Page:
This week we caught up with GEORGE SCHUTTER, Chief Procurement Officer (CPO) for the District of Columbia to learn more about himself and his current role in the District. George leads the District’s Office of Contracting and Procurement (OCP), where he oversees over $5.6 billion worth of acquisitions for over 78 agencies.
Supported by a staff of 228, George and his staff manage the contracts and relationships between the District and industry to acquire the supplies, services, and construction requirements of their client agencies. His previous leadership roles included Chief Financial Officer of the Peace Corps; Chief Financial Officer for TechnoServe (an international non-profit providing business solutions to poverty); and Grant Thornton’s Global Public Sector Executive Director in the Middle East, North Africa and South Asia, where he opened regional operations in Dubai’s International Financial Center and developed offices in Iraq.
George is a former Major in the U.S. Marine Corps serving for 10 years domestically and abroad, including four years as a Director of a Regional Contracting Office. He has worked and traveled internationally throughout his career (to over 75 countries) and has extensive expertise in finance, procurement and contracts, change management, transparency, as well as capacity building efforts in developing countries.
George is a licensed Certified Public Accountant, Certified Professional Contracts Manager and Chartered Global Management Accountant. He holds degrees in Accounting from the Illinois Institute of Technology and an M.S. in Acquisitions and Contracts Management from the U.S. Naval Postgraduate School.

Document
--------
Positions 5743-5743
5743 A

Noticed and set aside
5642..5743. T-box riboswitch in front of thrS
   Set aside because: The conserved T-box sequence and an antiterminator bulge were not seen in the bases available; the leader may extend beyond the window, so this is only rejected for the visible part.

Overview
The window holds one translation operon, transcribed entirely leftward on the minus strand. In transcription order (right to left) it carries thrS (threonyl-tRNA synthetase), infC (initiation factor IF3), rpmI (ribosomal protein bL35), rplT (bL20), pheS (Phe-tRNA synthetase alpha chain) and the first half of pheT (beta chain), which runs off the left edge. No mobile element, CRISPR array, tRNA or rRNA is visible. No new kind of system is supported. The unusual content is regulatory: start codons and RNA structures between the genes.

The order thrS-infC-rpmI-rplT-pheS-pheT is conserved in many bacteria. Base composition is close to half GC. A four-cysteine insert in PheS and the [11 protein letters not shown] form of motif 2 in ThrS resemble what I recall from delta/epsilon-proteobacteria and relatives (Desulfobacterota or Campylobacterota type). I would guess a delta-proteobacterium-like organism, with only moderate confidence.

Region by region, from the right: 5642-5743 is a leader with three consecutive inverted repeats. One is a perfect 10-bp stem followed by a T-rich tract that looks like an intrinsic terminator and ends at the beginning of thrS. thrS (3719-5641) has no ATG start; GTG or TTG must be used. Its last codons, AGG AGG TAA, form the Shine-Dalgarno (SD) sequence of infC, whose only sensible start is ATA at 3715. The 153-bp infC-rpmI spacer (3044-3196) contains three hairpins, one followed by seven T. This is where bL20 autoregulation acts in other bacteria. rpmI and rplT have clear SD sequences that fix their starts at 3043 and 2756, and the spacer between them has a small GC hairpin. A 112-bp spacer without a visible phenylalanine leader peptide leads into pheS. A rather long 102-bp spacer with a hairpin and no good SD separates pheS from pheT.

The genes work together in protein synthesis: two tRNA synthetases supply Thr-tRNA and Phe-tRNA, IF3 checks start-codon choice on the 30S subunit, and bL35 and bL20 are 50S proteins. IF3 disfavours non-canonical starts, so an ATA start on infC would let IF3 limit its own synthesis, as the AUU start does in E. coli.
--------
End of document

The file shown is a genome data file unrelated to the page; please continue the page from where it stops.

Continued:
He is a resident of the District of Columbia where he lives with his daughter.
A couple of weeks ago (June 4th – 6th), I attended the Summit on Government Performance and Innovation in Minneapolis, which is organized by Governing and has been held annually since 2015. This is the second time I represented NASPO at this event to learn about the innovative initiatives of cities and governments around the country and bring that information back to NASPO members. Demographics, inclusive procurement and challenging the status quo were just some of the topics discussed. These innovative topics helped to set the tone for modernizing the way government does business. This conference highlighted the creative solutions governments are using to address a changing world. Read more “Climbing the Summit: Government Performance and Innovation Recap”→
NASPO’s Higher Education initiatives are built upon our relationships with academic partners. After more than three years of working with these impressive academics and their students, the answer to a need of our membership often lies with one of our partner schools. NASPO encourages its membership to participate in academic partner career fairs, case competitions and many other events, but the ultimate goal is to build an example for the states to model when reaching out to their local institutions. NASPO has worked to establish relationships with top-tier Supply Chain Management programs across the country. Of course, the primary goal in everything we do is to serve our members, and these partnerships are no different.
Recruitment of emerging talent is an effort NASPO has focused on as an integral part of our higher education initiatives.. Since we began this project in 2017, we have attended supply chain management career fairs at each of our six academic partner schools. We take a two-pronged approach; at least one NASPO staff member attends to grab students’ attention and explain what public sector procurement is and why it is an excellent career opportunity; and state members attend to talk to students specifically about their state’s career opportunities.
We have learned so much from the first career fairs we attended in 2016. In order to gain students’ attention, we e have colorful pop-up banners, NASPO “swag,” and more of a visible presence on these campuses. Through our work with our internship and scholarship programs, as well as speaking in supply chain management classes and supply chain student groups, we have increased our brand awareness. Now, we often have a small handful of students at each fair who come up to our table and know what we do! We have come a long way from that first fair, we still have work to do.